"I would not refer to Tuskegee [syphilis trials] even though I do realize that it is some of the first introductions people have to clinical trials, but science and medicine had progressed so far from that time," said Sharon Hurt, who serves as an at-large member of the Metro Nashville Council and as CEO of the Jefferson Street United Merchants Partnership, the latter in the heart of Nashville's historic Black commercial district. "I would not use it because we definitely need to fight this virus with everything that we have."
Other critics have been concerned about the short amount of time spent on developing the vaccine and about the ingredients, to which Hurt assures the public that the vaccine is safe to take.
"We take medicines and different things that we don't really know what's in them, but we know that they cure, and we leave it up to those professionals and the scientists," she added.
Another community leader made similar allusions in a recent tweet.
"I will be honest I didn't trust the vaccine until I saw how many A-list politicians rushed to make sure they had first dibs," wrote Tequila Johnson, co-founder and co-executive director of The Equity Alliance, an organization advocating for the civic rights of Black Americans.
Black Americans have been disproportionately affected by COVID-19. In July, the Tennessee Justice Center published a report noting Black Tennesseans account for only 17% of the state's population but 20% of COVID-19 cases and 36% of COVID-19 deaths in the state.
Dr. James Hildreth, president and CEO of Meharry Medical College in Nashville, a historically Black institution, routinely uses his bully pulpit at Nashville Mayor John Cooper's news conferences to encourage members of the Black community to get the COVID-19 vaccine. Hildreth tweeted a photo of himself getting vaccinated the first day the Moderna vaccine was available in December.
A LIGHT ON ISSUES
The syphilis trials have caused minority communities to have well-founded distrust in the U.S. health care system. According to Vanderbilt's Hammack, in order to move forward as a society, people must continue to teach about these issues and listen to concerns by members of minority communities. If there are any benefits to a pandemic, Hammack said, it's that it "is shining a light on these issues."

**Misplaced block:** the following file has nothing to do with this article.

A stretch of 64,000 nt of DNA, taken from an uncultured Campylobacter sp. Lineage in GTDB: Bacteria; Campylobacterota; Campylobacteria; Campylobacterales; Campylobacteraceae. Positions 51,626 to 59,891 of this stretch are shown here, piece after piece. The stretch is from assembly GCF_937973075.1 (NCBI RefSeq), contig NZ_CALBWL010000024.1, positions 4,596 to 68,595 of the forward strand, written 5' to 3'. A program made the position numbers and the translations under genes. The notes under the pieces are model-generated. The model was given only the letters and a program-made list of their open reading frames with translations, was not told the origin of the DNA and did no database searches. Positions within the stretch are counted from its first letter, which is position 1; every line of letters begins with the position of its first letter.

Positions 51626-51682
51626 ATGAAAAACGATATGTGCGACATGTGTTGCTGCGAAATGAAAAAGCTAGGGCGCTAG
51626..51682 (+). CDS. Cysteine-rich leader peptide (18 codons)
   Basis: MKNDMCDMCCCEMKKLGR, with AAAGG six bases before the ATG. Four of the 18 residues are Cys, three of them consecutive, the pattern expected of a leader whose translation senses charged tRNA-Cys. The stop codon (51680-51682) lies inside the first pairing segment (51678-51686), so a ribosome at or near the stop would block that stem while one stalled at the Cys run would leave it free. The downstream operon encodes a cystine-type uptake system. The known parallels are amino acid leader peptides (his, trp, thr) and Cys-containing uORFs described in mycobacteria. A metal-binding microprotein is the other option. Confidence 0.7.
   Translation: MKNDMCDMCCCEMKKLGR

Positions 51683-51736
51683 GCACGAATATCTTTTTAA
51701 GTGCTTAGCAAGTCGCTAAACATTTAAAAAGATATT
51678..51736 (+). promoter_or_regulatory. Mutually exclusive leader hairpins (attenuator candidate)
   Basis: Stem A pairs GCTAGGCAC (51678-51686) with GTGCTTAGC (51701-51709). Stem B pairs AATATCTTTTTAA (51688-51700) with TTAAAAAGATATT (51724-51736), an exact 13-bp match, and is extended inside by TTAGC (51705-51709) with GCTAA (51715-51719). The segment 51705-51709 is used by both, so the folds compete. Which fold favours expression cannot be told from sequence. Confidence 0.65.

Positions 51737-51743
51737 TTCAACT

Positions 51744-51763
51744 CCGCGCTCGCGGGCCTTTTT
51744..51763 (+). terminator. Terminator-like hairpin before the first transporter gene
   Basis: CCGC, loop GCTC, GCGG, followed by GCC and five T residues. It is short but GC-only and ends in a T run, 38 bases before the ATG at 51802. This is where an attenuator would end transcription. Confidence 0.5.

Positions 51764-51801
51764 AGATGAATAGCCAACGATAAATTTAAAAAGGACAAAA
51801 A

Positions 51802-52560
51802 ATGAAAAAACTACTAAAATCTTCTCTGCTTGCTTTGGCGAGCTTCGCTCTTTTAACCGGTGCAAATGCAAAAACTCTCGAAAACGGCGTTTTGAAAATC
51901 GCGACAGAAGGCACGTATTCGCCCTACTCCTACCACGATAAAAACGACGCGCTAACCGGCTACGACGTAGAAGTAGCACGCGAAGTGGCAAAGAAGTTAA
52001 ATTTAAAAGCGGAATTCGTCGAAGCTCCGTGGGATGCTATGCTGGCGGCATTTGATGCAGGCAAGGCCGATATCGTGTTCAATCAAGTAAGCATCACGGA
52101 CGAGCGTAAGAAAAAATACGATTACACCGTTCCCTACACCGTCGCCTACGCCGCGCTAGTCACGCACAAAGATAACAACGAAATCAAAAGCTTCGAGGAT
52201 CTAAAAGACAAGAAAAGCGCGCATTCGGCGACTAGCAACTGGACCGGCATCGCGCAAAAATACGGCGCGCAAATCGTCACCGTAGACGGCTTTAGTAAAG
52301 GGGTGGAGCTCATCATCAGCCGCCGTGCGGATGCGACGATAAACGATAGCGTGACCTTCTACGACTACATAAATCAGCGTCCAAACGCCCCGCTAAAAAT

Tyson left the study long before The Associated Press exposed the scandal. His mother, who worked in the medical field, had advised her son to leave the trial. Years passed before the family learned the truth, when Christian's brother was reading a magazine and saw an article about the issue. He asked his father if he had participated, forever changing the family.
"It was a shock, something that we didn't know had happened to our father," Christian said. "It was a time that we were ashamed of what was happening," she added.
As the family reeled from the deception that their father was experimented upon, Tyson remained eerily calm, according to Christian.
"He took the approach that we can't do anything about it because it happened, but you can do something to make sure this never happens again. People with no voice have to be resilient," she said.
Despite her family's experience, Christian encourages others of her community to take the COVID-19 vaccine.
"I truly believe in the science," she said. "There are a lot of great minds that put together this vaccine. I think the good is going to overcome the bad."